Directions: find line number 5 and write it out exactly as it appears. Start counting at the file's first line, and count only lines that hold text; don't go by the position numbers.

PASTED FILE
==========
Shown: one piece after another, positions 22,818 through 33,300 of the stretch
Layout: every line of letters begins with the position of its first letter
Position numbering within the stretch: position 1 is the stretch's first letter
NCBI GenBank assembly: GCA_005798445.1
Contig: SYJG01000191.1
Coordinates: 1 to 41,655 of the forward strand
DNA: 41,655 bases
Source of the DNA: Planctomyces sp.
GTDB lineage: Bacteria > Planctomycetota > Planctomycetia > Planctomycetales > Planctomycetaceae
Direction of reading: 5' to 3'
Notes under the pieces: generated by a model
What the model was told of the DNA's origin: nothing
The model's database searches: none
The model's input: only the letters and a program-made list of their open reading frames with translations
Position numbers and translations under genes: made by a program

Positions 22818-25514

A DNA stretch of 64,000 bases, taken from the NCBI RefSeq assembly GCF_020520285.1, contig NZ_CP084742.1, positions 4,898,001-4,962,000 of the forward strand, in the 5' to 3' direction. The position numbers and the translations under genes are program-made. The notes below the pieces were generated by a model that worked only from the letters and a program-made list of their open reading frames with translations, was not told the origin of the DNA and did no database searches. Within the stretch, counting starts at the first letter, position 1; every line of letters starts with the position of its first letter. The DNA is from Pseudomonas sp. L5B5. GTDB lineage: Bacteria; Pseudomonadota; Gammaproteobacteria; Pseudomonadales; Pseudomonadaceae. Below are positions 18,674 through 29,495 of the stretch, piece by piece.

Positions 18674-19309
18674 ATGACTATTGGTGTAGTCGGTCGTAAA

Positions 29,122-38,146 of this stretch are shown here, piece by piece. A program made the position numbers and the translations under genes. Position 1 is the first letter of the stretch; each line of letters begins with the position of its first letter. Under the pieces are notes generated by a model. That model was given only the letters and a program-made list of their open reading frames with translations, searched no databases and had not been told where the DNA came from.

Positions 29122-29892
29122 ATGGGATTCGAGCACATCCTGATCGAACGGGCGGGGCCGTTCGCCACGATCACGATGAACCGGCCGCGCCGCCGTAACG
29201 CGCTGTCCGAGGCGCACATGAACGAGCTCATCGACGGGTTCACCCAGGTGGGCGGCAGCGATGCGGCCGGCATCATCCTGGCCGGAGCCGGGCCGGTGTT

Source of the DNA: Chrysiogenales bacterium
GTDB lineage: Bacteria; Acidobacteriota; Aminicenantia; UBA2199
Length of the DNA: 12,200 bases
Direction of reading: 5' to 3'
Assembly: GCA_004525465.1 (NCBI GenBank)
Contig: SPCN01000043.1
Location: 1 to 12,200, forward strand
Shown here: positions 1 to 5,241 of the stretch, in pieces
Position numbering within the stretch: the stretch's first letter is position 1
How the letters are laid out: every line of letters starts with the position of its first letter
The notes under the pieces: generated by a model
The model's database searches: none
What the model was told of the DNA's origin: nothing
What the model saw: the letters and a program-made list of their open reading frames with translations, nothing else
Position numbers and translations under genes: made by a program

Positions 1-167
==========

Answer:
Contig: SYJG01000191.1